The Evidence that Emotion Dominates Market Pricing

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Last week, I introduced the concept of behavioral portfolio management (BPM) as a way to build superior portfolios.

BPM is built on the dynamic interplay between two investor groups and rests on three basic principles. I will discuss the first basic principle in this article, the second in a series of five.

What is BPM?

BPM posits that there are two categories of financial market participants: emotional crowds and behavioral-data investors (BDIs). Emotional crowds are made up of investors who base decisions on anecdotal evidence and emotional reactions to unfolding events. Human evolution hardwires us for short-term loss aversion and social validation, which are the underlying drivers of today’s emotional crowds. On the other hand, BDIs thoroughly and extensively analyze behaviorally driven price distortions and build portfolios based on these distortions.

Basic Principle I: Emotional crowds dominate pricing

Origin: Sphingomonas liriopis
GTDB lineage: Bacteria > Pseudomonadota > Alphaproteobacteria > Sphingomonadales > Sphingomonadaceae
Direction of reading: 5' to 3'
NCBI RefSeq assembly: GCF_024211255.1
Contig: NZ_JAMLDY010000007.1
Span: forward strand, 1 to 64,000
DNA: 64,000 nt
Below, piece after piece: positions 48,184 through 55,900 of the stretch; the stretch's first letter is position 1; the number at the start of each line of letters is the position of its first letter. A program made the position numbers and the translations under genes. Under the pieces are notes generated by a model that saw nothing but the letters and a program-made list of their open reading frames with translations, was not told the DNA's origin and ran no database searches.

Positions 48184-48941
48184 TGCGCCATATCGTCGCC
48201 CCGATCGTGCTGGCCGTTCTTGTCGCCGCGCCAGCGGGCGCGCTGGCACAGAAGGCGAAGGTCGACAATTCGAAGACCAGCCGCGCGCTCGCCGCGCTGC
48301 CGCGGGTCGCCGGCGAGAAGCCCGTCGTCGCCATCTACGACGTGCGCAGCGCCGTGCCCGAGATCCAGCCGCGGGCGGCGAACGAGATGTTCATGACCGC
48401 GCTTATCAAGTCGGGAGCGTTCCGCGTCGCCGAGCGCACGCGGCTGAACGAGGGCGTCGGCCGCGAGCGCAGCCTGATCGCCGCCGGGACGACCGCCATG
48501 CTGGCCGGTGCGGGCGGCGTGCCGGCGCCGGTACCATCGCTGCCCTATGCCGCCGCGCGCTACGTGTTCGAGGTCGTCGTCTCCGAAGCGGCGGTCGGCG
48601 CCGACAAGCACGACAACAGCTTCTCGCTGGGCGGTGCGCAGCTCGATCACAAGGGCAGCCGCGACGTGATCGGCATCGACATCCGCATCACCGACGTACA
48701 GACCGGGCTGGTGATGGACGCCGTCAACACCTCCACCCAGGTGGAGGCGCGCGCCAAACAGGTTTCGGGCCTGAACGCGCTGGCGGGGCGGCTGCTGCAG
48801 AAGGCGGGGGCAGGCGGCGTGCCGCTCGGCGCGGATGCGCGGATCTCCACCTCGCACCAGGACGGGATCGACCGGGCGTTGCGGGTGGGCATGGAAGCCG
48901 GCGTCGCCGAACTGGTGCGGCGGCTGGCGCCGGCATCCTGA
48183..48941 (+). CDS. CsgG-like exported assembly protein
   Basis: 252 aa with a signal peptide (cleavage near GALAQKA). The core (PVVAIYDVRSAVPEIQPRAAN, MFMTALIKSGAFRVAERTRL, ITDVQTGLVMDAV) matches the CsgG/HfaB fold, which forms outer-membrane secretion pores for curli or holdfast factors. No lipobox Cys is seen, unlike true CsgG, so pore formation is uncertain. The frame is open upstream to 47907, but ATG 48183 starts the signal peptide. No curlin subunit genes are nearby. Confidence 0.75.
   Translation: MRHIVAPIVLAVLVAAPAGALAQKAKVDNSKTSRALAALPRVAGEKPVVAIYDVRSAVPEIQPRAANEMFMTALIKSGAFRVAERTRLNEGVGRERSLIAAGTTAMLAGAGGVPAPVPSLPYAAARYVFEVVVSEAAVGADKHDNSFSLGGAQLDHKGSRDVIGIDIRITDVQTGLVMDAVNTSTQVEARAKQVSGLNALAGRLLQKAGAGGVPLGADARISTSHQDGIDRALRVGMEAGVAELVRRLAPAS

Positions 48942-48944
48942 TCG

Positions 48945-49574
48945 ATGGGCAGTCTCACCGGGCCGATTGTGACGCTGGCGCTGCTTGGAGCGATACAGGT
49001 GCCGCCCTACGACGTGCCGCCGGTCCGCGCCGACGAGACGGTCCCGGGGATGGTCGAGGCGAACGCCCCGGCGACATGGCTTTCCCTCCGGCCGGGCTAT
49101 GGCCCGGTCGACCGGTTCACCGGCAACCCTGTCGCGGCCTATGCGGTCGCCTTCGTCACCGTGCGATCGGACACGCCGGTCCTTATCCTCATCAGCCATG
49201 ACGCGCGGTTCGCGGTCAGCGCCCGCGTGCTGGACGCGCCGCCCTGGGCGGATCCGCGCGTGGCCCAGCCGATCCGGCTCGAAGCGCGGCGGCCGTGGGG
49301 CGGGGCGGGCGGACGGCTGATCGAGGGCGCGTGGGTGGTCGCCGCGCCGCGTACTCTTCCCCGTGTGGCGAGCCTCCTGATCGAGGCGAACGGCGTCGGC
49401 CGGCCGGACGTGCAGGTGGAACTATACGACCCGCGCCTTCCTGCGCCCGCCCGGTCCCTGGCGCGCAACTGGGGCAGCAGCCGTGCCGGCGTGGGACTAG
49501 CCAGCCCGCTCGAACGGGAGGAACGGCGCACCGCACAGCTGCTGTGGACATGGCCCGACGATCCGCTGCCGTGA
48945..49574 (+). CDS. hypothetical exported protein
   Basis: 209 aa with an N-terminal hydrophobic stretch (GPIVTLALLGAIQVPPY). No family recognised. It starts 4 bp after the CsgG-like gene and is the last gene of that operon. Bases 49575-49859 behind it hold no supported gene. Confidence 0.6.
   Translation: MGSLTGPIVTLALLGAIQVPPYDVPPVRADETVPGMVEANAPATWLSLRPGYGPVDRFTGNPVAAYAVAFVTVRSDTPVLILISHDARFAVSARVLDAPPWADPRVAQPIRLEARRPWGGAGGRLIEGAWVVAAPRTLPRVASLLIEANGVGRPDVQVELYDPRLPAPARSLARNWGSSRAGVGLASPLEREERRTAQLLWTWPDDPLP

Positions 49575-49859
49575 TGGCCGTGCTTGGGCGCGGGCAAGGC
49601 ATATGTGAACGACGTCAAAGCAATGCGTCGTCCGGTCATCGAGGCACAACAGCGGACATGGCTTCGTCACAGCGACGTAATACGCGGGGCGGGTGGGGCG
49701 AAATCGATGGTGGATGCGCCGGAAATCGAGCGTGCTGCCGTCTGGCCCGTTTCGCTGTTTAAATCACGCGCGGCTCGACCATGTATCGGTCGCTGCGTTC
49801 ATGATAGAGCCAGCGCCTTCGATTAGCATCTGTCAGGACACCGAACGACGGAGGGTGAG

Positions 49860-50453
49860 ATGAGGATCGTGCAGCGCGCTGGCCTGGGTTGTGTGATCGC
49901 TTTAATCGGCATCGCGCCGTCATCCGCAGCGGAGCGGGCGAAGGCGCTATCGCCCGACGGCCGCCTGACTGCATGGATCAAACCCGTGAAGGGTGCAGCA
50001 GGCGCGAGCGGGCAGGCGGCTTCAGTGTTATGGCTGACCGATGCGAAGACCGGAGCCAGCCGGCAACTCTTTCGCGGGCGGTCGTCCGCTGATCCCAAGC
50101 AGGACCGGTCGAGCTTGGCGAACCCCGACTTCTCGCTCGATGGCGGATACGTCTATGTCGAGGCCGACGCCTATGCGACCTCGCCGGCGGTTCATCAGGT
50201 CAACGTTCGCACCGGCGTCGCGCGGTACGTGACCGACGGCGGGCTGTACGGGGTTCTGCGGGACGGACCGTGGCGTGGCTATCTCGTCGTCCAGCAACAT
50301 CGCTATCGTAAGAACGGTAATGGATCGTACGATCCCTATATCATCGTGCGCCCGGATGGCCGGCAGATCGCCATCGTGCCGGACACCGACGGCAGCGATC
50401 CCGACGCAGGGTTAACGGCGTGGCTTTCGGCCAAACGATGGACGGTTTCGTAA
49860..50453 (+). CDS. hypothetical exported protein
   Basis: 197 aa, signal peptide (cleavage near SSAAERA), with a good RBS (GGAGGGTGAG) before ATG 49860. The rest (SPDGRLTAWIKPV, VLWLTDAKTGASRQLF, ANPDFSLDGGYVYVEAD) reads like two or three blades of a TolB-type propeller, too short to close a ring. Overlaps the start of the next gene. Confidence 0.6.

BPM posits that the emotional crowd usually dominates the price discovery process. This means that prices infrequently reflect true underlying value. Even at the overall market level, price distortions are the rule rather than the exception.

For many market participants, this principle is uncontroversial. The chaotic nature of the stock market shows little outward signs of rationality. Prices swing wildly based on the latest events or rumors. For many investors, the contention that prices are emotionally determined is consistent with their market experiences. But it is necessary to examine stock price data to truly grasp the importance of emotions in the price discovery process.

There is considerable evidence that stock prices are not driven by fundamentals and that emotions play a major role. Robert Shiller highlighted excess market volatility in 1981 and it has been hotly debated since. But after 30 years of empirical efforts to explain excess volatility and prove the efficiency of markets, Shiller (2003) stood by his initial assertion:

After all the efforts to defend the efficient markets theory there is still every reason to think that, while markets are not totally crazy, they contain quite substantial noise, so substantial that it dominates the movements in the aggregate market. The efficient markets model, for the aggregate stock market, has still never been supported by any study effectively linking stock market fluctuations with subsequent fundamentals.